National teen birth rates drop to all-time low

May 2, 2016 Providence Health Team

Teen birth rates in the U.S. have declined by more than 40 percent over the past decade, according to an analysis by the Centers for Disease Control and Prevention. The agency highlighted that birth rates dropped by 51 percent for Hispanic teens and by 44 percent for black teens.

While the numbers appear to be encouraging news, the CDC said more needs to be done to prevent teen pregnancy.

“The United States has made remarkable progress in reducing both teen pregnancy and racial and ethnic differences, but the reality is, too many American teens are still having babies,” said CDC Director Tom Frieden. “By better understanding the many factors that contribute to teen pregnancy we can better design, implement, evaluate, and improve prevention interventions and further reduce disparities.”

A closer look at the numbers

The CDC analyzed local, state and national data from the National Vital Statistics System to determine the birth trends of American teens ages 15 to 19 between 2006 and 2014.

Overall, teen birth rates declined 41 percent, from 41.1 to 24.2 per births per 1,000 females.

The agency’s key findings:

  • Racial and ethnic differences: In some states, birth rates among Hispanic and black teens were more than three times as high as those of whites.
  • Socio-economic and education gaps: Higher unemployment and lower income and education are more common in communities with the highest teen birth rates, regardless of race.
  • Key in-state differences: In some states with low overall birth rates, there were pockets of high birth rates in some counties.
  • Regional teen birth patterns: Counties with higher teen birth rates were clustered in southern and southwestern states.

“These data underscore that the solution to our nation’s teen pregnancy problem is not going to be a one-size-fits-all – teen birth rates vary greatly across state lines and even within states,” said Lisa Romero, a health scientist in the CDC’s Division of Reproductive Health and the lead author of the analysis. “We can ensure the success of teen pregnancy prevention efforts by capitalizing on the expertise of our state and local public health colleagues. Together, we can work to implement proven prevention programs that take into account unique, local needs.”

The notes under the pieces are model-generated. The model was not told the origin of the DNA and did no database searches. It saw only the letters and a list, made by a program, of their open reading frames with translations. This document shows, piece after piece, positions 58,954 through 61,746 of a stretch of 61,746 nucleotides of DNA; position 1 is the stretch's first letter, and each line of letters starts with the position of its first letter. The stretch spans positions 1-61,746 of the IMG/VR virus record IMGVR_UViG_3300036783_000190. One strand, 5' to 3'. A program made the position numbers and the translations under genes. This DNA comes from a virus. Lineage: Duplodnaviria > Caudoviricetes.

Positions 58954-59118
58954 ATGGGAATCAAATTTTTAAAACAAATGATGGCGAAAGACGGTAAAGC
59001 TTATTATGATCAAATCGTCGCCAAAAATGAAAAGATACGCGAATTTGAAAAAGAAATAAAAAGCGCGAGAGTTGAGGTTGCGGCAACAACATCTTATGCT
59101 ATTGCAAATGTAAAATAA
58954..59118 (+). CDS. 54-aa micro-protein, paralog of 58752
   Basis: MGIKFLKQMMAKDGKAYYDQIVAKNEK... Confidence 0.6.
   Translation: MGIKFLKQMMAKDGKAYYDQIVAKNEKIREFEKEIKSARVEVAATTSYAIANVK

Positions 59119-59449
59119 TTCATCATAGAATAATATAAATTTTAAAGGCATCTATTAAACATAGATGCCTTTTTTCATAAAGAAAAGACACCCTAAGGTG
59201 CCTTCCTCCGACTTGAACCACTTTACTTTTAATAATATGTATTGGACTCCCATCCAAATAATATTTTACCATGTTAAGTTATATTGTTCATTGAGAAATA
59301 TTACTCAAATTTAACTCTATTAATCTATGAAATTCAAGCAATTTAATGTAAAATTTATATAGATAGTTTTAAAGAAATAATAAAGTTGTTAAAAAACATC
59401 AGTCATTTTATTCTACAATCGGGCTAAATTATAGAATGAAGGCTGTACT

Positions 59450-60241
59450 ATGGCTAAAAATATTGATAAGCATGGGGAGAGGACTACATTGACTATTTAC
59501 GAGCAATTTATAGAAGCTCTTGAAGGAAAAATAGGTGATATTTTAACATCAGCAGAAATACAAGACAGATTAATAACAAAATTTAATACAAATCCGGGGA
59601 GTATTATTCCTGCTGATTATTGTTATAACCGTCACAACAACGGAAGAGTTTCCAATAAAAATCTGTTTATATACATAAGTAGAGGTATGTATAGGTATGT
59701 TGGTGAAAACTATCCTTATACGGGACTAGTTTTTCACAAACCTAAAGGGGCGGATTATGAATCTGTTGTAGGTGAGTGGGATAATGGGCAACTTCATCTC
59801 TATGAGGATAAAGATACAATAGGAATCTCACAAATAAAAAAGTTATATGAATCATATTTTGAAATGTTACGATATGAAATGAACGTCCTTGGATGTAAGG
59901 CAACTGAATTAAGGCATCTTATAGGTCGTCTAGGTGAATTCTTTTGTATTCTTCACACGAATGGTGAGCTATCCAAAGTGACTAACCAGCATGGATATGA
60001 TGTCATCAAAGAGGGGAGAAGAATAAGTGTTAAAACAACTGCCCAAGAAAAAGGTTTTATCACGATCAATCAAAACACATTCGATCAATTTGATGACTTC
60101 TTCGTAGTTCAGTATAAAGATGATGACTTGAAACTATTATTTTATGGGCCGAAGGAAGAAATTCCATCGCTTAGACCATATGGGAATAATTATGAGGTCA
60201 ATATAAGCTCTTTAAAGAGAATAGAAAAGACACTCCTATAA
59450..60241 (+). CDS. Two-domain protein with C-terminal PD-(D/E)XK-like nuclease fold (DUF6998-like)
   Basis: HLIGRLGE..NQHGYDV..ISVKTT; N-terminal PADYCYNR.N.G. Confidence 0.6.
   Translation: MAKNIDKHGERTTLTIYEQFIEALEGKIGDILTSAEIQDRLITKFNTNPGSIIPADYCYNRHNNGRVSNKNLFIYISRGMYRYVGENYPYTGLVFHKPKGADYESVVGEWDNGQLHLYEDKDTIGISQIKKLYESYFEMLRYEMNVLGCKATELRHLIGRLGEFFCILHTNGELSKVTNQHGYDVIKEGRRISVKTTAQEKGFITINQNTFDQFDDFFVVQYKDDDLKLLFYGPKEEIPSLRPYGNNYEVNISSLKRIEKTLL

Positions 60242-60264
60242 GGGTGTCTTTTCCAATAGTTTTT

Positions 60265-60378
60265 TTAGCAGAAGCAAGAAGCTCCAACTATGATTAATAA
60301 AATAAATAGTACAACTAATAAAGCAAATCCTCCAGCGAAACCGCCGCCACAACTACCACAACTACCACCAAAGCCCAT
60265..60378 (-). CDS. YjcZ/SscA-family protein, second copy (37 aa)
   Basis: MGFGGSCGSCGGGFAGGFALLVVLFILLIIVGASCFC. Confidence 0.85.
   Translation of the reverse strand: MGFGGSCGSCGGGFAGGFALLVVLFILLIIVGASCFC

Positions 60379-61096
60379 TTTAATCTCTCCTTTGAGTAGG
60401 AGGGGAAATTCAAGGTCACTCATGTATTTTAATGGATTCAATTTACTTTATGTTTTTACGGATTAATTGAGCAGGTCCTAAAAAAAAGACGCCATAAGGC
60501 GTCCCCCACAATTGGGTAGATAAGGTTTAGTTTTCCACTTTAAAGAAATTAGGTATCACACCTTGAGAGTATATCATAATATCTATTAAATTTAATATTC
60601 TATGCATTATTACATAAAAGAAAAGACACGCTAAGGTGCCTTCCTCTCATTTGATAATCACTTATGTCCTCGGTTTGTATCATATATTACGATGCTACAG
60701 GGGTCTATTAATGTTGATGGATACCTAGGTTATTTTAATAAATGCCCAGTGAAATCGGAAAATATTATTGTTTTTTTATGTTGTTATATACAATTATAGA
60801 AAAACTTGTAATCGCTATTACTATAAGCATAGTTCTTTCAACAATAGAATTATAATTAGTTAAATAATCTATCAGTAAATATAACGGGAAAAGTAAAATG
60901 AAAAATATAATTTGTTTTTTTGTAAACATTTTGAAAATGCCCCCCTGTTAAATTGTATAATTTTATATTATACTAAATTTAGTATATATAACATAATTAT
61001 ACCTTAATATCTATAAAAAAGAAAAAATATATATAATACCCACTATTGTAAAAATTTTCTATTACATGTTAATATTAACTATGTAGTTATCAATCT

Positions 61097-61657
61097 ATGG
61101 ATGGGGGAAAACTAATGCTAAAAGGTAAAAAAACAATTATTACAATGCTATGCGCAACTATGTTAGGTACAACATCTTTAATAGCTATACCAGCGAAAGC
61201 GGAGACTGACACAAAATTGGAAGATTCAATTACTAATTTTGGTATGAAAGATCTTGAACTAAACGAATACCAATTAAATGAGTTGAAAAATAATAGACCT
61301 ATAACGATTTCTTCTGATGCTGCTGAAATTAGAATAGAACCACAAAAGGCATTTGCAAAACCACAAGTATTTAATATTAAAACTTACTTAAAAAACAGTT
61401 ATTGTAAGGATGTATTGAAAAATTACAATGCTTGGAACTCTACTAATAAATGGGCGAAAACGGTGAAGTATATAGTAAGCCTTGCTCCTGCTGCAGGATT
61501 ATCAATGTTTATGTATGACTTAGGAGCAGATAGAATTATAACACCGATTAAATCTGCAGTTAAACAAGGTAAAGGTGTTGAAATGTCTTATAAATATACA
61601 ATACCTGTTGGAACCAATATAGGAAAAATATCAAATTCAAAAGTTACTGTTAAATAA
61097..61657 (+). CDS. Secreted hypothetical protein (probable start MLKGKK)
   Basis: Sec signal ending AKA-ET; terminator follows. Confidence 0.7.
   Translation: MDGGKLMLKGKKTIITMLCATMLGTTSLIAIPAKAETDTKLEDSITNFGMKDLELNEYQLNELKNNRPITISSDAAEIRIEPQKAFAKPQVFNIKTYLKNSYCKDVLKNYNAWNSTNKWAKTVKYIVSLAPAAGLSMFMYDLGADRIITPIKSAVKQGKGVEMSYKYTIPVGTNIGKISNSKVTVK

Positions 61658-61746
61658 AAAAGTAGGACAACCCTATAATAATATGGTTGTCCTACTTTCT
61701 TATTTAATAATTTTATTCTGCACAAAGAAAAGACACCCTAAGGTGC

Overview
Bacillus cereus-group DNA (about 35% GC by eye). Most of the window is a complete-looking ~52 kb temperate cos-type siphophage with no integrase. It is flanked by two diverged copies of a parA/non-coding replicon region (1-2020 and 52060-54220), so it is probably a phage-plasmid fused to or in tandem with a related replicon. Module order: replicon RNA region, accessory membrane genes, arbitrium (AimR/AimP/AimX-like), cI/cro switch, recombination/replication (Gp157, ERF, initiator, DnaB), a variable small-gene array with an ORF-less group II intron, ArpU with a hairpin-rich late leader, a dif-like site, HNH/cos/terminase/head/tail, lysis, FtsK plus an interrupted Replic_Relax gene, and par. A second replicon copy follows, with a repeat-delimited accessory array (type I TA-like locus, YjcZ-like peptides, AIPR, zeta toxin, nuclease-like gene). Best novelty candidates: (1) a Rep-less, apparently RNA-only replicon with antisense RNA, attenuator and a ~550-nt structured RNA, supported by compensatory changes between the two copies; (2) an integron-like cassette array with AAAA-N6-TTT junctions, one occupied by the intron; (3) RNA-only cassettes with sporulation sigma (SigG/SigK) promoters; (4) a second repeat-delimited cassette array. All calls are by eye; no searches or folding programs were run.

Pregnancy by the numbers

Teen pregnancy and teen births have consequences for teen parents, their children and society in general:

  • In 2010, teen pregnancy and childbirth accounted for at least $9.4 billion in costs to U.S. taxpayers for:
    • Increased health care and foster care
    • Increased incarceration rates among children of teen parents
    • Lost tax revenue because of lower education and income among teen mothers
  • Pregnancy and birth are significant contributors to high school dropout rates among girls. Only about 50 percent of teen mothers receive a high school diploma by 22. In comparison, approximately 90 percent of women who do not give birth during adolescence graduate from high school.
  • The children of teenage mothers are more likely to:
    • Achieve less in school
    • Drop out of school
    • Have more health problems
    • Be incarcerated at some time during adolescence
    • Give birth as a teenager
    • Face unemployment as a young adult

Research shows that teens who talk with their parents about sexuality are less likely to get pregnant at a young age.

May is Teen Pregnancy Prevention Month. For more tips on how to talk productively with your teen about sex and pregnancy, talk with your child's pediatrician or with your own health care provider. You can find a Providence provider here.

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